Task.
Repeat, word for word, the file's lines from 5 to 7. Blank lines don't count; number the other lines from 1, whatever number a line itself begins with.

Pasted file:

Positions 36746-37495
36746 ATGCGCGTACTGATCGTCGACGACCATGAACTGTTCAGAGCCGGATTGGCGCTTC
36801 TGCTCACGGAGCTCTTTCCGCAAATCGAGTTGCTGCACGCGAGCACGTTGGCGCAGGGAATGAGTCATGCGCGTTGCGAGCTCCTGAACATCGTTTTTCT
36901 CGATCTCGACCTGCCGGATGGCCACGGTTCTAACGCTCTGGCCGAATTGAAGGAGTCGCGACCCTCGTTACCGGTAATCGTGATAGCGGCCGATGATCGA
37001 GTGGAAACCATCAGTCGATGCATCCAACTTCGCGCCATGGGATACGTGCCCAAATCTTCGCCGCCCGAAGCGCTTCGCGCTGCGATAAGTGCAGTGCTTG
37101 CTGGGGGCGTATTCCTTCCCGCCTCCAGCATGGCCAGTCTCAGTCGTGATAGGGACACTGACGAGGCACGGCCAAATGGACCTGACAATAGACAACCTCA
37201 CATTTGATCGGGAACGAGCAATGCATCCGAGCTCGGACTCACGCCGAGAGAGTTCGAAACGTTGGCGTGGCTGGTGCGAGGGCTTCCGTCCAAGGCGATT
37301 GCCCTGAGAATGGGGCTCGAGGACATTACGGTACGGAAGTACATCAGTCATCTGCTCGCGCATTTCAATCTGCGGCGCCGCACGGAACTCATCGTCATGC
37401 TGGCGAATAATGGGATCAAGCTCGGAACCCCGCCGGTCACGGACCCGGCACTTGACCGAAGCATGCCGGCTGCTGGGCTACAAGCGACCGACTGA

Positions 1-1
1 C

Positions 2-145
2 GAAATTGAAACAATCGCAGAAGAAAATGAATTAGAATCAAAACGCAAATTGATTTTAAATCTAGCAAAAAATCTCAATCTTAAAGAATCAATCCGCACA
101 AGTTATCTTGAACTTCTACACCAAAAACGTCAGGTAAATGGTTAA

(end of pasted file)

37001 GTGGAAACCATCAGTCGATGCATCCAACTTCGCGCCATGGGATACGTGCCCAAATCTTCGCCGCCCGAAGCGCTTCGCGCTGCGATAAGTGCAGTGCTTG
37101 CTGGGGGCGTATTCCTTCCCGCCTCCAGCATGGCCAGTCTCAGTCGTGATAGGGACACTGACGAGGCACGGCCAAATGGACCTGACAATAGACAACCTCA
37201 CATTTGATCGGGAACGAGCAATGCATCCGAGCTCGGACTCACGCCGAGAGAGTTCGAAACGTTGGCGTGGCTGGTGCGAGGGCTTCCGTCCAAGGCGATT